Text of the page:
We also performed a vector mixing experiment with a second problematic therapeutic EIAV vector expressing Factor-VIII (known to inhibit VSV-G envelope incorporation into EIAV virions14), which confirmed that the stable version of the TRiP system allowed further improved recoveries of vector titres (Supplementary Fig. 4a–c). These data indicate that in the stable TRiP system, the pre-existing pool of TRAP within the production cell maximizes the opportunity for transgene mRNA to be repressed, leading to further benefits in titre recovery. Further examples of TRiPLenti vectors are displayed in Supplementary Fig. 4d.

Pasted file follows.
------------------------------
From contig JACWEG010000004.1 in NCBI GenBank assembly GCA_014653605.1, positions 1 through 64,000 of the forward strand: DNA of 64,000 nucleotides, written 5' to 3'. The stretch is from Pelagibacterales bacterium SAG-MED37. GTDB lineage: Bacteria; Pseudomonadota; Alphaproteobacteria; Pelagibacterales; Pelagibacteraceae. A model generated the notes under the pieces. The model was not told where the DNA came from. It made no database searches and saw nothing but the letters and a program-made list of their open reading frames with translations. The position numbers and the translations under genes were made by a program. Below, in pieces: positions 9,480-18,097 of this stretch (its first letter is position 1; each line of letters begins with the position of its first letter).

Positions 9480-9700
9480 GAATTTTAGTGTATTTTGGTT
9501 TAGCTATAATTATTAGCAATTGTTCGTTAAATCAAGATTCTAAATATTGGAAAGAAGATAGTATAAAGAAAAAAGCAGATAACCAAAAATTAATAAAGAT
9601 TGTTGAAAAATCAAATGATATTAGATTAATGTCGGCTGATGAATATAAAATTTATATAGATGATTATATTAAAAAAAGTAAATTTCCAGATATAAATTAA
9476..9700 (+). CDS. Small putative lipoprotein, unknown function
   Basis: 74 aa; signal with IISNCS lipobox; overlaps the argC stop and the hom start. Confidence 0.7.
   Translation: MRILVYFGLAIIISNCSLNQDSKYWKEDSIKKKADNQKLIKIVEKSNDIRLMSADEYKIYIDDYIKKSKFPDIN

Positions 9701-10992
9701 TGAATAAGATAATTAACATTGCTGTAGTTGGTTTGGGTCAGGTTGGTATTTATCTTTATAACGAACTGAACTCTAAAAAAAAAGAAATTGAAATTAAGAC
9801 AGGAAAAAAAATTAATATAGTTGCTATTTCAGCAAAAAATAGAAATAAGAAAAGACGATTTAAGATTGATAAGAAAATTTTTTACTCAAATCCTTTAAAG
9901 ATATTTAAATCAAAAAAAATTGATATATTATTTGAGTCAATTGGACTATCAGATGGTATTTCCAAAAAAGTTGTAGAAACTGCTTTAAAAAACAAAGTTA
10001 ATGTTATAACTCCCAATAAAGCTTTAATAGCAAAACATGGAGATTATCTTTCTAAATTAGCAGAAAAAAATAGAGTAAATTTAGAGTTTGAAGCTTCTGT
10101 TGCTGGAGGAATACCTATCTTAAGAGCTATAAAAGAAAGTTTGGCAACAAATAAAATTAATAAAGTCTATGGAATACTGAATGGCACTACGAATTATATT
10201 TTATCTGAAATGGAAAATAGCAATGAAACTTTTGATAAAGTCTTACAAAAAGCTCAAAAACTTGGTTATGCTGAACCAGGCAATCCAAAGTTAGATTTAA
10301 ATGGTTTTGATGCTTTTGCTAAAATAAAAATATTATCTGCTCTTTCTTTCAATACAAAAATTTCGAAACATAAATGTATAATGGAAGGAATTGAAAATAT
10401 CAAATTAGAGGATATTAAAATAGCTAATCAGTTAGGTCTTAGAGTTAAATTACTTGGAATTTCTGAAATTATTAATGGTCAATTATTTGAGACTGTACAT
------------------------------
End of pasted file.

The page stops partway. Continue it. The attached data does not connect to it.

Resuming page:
Improved protein profiles of TRiPLenti vectors encoding COX2